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Is the warm glow a trick of the light?

At face value, Gordon Brown's promise of an annual 4.4 per cent increase in education spending looks like good news for schools. Only last week, Labour's favourite think-tank, the Institute for Public Policy Research, was forecasting that the days of big education spending increases were over. It predicted schools would have to settle for a maximum 2.5 per cent.

How can schools quibble at a promise to raise per-pupil funding by pound;1,000 by 2008?

The problem is that the warm glow created by Mr Brown's promises has a habit of disappearing when heads sit down to work out their own budgets.

There seems to be less cooking of the books than in previous years, but Mr Brown is, as ever, keen to portray his news in the best light .

The pound;1,000-per-pupil increase comes without a warning that it includes money that has already been announced. Also, falling rolls make a per-pupil increase easier to achieve.

Last year's funding problems came despite the news 12 months earlier of a "record pound;15 billion" increase for education.

As John Dunford, general secretary of the Secondary Heads Association, put it: "We all cheered at the last spending review and that ended up with schools facing unprecedented budget cuts."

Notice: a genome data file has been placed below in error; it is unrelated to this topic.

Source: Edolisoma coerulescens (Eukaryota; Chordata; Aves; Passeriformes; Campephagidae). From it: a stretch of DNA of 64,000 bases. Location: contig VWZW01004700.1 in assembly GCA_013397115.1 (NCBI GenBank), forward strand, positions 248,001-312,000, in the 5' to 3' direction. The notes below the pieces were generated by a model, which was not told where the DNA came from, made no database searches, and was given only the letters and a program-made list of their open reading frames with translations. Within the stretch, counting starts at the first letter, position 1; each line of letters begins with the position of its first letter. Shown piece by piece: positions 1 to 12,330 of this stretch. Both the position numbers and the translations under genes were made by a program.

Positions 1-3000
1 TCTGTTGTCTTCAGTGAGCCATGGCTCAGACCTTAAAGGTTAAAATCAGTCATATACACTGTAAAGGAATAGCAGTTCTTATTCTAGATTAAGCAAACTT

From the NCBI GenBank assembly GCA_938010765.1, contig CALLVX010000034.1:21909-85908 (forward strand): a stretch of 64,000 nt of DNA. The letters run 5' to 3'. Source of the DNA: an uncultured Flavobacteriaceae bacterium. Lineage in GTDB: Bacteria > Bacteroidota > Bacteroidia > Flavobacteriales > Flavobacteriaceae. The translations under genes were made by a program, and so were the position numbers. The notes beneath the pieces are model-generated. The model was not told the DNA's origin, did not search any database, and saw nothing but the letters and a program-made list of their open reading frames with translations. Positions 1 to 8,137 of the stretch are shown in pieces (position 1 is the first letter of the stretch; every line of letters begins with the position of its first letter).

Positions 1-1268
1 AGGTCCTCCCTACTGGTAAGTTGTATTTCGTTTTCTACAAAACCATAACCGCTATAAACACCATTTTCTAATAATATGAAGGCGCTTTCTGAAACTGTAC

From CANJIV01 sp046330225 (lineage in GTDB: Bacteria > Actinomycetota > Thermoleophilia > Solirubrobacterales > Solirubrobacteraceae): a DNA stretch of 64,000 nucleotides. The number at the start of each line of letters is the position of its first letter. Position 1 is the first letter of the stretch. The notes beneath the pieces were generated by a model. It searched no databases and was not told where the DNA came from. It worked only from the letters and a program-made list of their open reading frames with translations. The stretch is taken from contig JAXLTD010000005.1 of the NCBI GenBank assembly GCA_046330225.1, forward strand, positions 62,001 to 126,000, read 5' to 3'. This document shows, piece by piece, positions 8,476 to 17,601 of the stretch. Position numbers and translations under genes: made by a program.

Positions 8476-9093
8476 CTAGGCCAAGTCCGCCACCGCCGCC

This week's settlement is much less generous. A real-terms increase of 4.4 per cent for 2006-8 is little over two-thirds of the 6 per cent rise to which heads have become accustomed.

And even 4.4 per cent could be an over-estimate. If inflation exceeds Mr Brown's estimates by just two or three percentage points, then schools could once again find themselves unable to meet rising costs.

If money does prove to be tight, problems will be exacerbated if the expansion of the Government's specialist schools and academy programmes takes up a disproportionate share of funds.

The additional 1,000 specialist schools already announced will cost around pound;100 million in start-up costs and pound;118m per year.

Ministers' answer to these criticisms is to slash central bureaucracy in an effort to get more of the budget through to the front line.

Certainly, they will need to succeed in that task if they want this Budget to be judged favourably in four years' time.

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